Illinois’ sports betting volume in July fell to its lowest level in the state since September 2020 with $369m in online and retail wagering, according to PlayIllinois, which tracks the state’s regulated online gaming and sports betting market.
While July is usually the slowest betting month in every major US sports betting market, the Prairie State’s in-person registration requirements could diminish its football-fueled ramp up that other states will enjoy.
Joe Boozell, lead analyst for PlayIllinois.com, stated: “Illinois sportsbooks will not be able to take full advantage of the customer acquisition phase that comes with the beginning of every football season, which is vital for the growth of the industry.
“Because in-person registration was reinstated in April at the beginning of the slow season in sports betting, the industry has skirted the most severe effects of the state rule. But there will be no hiding from it during football season.”
According to official data, bettors made $369.1m in wagers at Illinois’ sportsbooks in July, down 22.5% from June’s $476.5m. Day-by-day pace of betting fell to $11.9m (June: $15.9m). Handle was up 603% from $52.5m in July 2020.
Gross gaming revenue fell 22.6% to $37.3m (June: $48.2m), producing $37.6m in adjusted gross revenue, and yielding $6.1m in taxes. At 10.1%, the market’s hold, which is the percentage sportsbooks keep after paying out winning bets, remains relatively high.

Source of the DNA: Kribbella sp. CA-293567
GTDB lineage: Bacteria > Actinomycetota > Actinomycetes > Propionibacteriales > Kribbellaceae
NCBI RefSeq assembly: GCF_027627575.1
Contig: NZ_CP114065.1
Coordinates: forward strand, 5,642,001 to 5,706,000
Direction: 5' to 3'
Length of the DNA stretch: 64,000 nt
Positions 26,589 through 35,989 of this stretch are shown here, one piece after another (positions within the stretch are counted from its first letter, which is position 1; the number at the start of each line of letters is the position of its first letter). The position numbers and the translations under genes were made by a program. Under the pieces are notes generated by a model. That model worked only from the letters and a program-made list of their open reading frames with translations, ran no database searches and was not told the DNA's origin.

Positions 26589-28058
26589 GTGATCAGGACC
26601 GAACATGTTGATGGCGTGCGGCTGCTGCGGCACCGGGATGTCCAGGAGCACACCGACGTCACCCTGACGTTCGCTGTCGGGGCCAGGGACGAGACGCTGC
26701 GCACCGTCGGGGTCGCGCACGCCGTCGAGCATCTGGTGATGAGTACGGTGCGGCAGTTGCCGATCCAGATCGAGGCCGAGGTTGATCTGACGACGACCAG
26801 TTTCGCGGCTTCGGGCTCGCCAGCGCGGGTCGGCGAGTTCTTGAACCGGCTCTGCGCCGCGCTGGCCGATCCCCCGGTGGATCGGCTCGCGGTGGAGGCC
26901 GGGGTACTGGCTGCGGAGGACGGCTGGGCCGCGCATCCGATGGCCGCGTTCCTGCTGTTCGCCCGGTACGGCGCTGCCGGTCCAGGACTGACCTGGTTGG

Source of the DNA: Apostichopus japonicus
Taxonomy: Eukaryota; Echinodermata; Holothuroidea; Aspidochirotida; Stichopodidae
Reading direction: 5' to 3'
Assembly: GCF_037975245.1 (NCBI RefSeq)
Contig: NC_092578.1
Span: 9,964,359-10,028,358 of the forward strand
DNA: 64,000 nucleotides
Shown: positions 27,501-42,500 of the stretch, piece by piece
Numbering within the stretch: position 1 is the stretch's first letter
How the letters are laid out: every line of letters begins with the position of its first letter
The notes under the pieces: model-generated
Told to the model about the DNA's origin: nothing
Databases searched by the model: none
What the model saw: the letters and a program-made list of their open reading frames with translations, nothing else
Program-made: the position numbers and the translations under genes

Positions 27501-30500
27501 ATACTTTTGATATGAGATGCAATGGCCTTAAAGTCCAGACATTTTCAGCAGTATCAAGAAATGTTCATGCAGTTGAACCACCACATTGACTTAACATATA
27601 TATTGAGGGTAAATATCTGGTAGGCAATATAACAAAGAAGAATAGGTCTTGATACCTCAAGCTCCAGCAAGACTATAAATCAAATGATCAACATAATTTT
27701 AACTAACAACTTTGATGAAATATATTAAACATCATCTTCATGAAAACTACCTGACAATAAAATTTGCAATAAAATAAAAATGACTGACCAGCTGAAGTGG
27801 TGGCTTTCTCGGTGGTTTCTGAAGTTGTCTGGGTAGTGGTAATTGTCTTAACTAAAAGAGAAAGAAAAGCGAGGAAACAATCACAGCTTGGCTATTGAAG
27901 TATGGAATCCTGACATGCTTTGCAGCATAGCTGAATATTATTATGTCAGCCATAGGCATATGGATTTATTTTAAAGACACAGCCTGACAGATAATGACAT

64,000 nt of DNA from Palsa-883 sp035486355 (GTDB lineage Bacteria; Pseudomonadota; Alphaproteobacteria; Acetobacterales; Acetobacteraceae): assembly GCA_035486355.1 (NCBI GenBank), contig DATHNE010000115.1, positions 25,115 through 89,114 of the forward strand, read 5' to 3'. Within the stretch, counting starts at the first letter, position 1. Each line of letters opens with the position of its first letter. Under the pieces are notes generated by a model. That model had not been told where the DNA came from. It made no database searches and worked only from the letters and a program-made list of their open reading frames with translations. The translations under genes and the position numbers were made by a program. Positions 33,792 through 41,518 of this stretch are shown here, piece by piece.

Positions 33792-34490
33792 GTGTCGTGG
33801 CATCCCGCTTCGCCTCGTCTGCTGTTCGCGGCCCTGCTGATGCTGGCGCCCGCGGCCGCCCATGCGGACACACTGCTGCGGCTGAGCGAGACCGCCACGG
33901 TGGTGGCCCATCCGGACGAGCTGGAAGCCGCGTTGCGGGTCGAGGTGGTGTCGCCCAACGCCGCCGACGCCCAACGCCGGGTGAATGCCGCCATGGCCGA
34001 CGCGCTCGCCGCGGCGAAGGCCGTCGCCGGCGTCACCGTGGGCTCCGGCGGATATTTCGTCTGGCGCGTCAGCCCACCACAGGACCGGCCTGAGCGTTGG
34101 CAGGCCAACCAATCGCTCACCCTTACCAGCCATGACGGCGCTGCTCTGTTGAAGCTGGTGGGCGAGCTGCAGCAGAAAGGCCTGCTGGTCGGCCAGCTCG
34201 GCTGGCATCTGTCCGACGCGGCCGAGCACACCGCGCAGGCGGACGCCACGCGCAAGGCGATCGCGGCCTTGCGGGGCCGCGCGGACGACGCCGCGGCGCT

July has been the slowest betting month of the year in the US in years past (2018 and 2019). Illinois remained number three in terms of betting volume during the month despite the slowdown, beaten only by New Jersey ($578.7m) and Nevada ($409.9m).
Eric Ramsey, analyst for the PlayUSA.com network, which includes PlayIllinois.com, said: “July features fewer prime betting opportunities and casual bettors are more occupied with vacations and other activities, and there isn’t much sportsbooks can do about that.
“Illinois sportsbooks have done well by increasing their hold over the summer months, which puts operators in a good position as casual bettors return.”
The sport that received the most bets during the month was baseball, drawing $124m in July (June: $126.7m). Olympics betting was also possible for the first time during the month, but it did not draw widespread interest.
Ramsey added: “With events held in the middle of the night in many cases and sports that are a bit unfamiliar to bettors, the Olympics did not appear to draw a lot of wagering. In the end, the traditional team sports are still by far the largest draw for bettors, which is why football is so important for sportsbooks.”
July’s wagering included $351.4m in online bets, which was 95.2% of the wagers made. DraftKings/Casino Queen came out on top with $122.7m in combined online and retail handle, including $120.5m online. In all, DraftKings generated $9.5m in gross gaming revenue.
FanDuel accepted $118.5m in online and retail wagers, $118m of which came online, resulting in a market-topping $15.5m in gross gaming revenue.
Boozell concluded: “FanDuel continues to wring out an impressive amount of revenue from the bets it takes in. DraftKings answered with Same Game Parlays, which could help bridge the revenue gap with FanDuel.
“That fierce competition between the two market leaders will only grow during football season, with younger operators limited in their ability to make significant gains on the leaders with in-person registration in place.”